ADA, Oklahoma - Anthrax can remain dormant in soil for 60 years, but with widespread flooding throughout the state, there are concerns it could float to the surface and spread.  If the spores are ingested by cattle, death comes quickly and with little warning. 

“If they consume them then we can get the signs of the disease, but normally most ranchers aren’t going to see anything. They will just see dead animals.  It’s a quick disease,” said OSU Cooperative Extension Veterinarian, Dr. Barry Whitworth.

Whitworth said there is a vaccine, but it won’t be released by the state veterinarian unless it’s absolutely necessary.  He says if the disease does appear, there’s little chance of it spreading from animal to animal or making its way to your dinner table.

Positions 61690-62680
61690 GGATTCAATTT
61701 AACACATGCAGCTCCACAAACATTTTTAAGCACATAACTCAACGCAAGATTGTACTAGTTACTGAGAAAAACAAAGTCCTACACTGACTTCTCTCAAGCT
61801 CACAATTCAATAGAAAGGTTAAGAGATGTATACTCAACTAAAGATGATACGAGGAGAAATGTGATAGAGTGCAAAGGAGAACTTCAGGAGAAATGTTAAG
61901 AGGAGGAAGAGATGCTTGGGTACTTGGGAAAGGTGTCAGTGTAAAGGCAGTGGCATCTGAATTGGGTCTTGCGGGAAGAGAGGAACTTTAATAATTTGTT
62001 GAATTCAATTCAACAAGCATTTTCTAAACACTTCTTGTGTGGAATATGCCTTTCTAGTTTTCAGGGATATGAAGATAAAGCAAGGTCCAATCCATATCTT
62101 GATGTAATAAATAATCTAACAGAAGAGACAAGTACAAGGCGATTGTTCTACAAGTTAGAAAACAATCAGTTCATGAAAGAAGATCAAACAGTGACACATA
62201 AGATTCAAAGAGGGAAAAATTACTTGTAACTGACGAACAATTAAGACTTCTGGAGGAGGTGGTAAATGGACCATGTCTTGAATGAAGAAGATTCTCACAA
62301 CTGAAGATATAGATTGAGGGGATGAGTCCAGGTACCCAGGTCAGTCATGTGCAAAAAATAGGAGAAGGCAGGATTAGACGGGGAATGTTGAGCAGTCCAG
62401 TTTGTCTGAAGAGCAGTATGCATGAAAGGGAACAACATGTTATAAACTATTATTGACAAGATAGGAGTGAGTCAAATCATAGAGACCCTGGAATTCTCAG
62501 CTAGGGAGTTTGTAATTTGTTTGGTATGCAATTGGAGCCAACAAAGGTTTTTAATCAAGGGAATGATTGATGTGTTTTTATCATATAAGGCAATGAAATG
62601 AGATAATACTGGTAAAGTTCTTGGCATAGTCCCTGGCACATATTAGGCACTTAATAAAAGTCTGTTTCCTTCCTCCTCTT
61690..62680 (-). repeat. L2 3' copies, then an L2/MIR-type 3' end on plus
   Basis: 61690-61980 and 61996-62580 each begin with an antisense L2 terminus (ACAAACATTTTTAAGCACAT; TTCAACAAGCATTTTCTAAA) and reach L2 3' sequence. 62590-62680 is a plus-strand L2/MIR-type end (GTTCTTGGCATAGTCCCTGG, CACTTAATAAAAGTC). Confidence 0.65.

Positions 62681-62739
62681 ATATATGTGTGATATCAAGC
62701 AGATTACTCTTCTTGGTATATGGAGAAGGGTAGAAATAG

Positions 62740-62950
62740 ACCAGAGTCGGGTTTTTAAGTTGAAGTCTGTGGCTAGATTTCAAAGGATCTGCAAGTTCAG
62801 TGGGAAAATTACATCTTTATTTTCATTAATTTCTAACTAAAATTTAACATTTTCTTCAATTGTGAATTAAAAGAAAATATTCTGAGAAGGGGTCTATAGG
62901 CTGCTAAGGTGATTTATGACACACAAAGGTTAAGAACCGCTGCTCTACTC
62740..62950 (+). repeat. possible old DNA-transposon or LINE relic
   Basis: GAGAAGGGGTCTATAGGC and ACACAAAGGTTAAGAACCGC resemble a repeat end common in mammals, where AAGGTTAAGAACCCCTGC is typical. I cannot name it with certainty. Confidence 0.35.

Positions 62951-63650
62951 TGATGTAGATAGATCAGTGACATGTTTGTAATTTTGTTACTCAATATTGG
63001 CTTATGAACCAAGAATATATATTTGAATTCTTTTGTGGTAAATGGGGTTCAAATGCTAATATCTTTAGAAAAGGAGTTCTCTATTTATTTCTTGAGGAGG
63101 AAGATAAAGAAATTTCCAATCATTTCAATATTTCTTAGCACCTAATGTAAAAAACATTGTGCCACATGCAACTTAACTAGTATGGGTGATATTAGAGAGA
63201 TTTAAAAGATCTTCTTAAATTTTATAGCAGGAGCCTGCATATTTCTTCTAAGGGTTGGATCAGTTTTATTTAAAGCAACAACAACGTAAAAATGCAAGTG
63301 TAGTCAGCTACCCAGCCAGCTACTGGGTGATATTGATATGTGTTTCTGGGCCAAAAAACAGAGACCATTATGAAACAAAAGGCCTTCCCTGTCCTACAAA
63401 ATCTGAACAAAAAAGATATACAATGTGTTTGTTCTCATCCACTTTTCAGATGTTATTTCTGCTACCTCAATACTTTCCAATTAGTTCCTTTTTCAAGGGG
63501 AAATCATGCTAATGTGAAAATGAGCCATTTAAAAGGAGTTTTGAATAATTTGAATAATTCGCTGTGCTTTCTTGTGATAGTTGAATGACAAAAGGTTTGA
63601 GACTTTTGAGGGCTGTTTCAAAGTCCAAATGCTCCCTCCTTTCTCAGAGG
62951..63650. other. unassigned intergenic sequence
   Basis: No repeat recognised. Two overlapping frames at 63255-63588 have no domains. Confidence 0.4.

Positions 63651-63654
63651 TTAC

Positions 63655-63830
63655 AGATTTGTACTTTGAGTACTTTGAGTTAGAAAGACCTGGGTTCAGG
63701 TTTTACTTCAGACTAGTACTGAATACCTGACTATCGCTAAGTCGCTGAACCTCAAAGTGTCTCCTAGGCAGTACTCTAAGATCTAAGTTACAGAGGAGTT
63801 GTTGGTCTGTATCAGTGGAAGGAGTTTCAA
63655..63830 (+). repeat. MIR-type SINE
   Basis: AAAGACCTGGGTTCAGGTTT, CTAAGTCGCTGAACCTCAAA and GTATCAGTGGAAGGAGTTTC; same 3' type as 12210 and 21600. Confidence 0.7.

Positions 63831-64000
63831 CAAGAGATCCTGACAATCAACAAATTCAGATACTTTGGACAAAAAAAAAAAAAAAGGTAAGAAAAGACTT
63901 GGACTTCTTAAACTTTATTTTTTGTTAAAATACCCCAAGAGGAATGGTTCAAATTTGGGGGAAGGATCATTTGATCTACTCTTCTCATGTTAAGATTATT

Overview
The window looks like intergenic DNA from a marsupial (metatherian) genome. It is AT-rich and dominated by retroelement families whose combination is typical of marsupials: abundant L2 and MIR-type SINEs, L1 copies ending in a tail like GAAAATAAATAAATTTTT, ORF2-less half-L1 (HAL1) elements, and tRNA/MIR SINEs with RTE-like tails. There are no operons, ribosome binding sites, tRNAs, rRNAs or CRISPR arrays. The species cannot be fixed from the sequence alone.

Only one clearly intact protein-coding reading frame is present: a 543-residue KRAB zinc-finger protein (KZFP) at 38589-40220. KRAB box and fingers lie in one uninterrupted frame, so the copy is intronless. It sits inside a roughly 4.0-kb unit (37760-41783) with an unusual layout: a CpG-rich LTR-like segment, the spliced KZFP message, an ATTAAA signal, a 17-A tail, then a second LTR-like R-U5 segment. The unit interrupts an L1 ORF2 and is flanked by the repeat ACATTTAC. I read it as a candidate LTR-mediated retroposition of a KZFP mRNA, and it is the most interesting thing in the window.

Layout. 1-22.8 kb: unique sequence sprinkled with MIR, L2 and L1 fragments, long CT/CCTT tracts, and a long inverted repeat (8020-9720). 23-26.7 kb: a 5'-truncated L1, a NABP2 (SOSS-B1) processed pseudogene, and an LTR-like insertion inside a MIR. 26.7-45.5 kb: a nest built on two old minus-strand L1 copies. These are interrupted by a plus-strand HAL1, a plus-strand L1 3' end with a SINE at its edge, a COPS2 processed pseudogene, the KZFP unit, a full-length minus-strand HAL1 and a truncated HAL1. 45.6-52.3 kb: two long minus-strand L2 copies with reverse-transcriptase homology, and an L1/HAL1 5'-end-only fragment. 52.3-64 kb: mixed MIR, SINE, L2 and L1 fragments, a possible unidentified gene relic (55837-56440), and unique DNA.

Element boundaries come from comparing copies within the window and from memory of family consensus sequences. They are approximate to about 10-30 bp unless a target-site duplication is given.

“I don’t think they would live long enough, I mean they’re going to die quickly if they get infected. It would be just perfect timing for something like that to happen,” said Whitworth.

We haven’t seen a case of anthrax in Oklahoma since the mid 90’s, and no major outbreak since the late 50’s. But experts say the conditions are right for another outbreak especially if we see a rapid drying of the soil.

“People should be observing their cattle frequently and making sure they don’t have any sudden deaths,” Whitworth said. “If you’re lucky to catch it you might see a high fever, some stumbling or trembling, labored breathing, those are the typical signs you would see, but most of them are just going to find them dead.”

If you do spot dead cattle don’t touch them or bury them, call your veterinarian.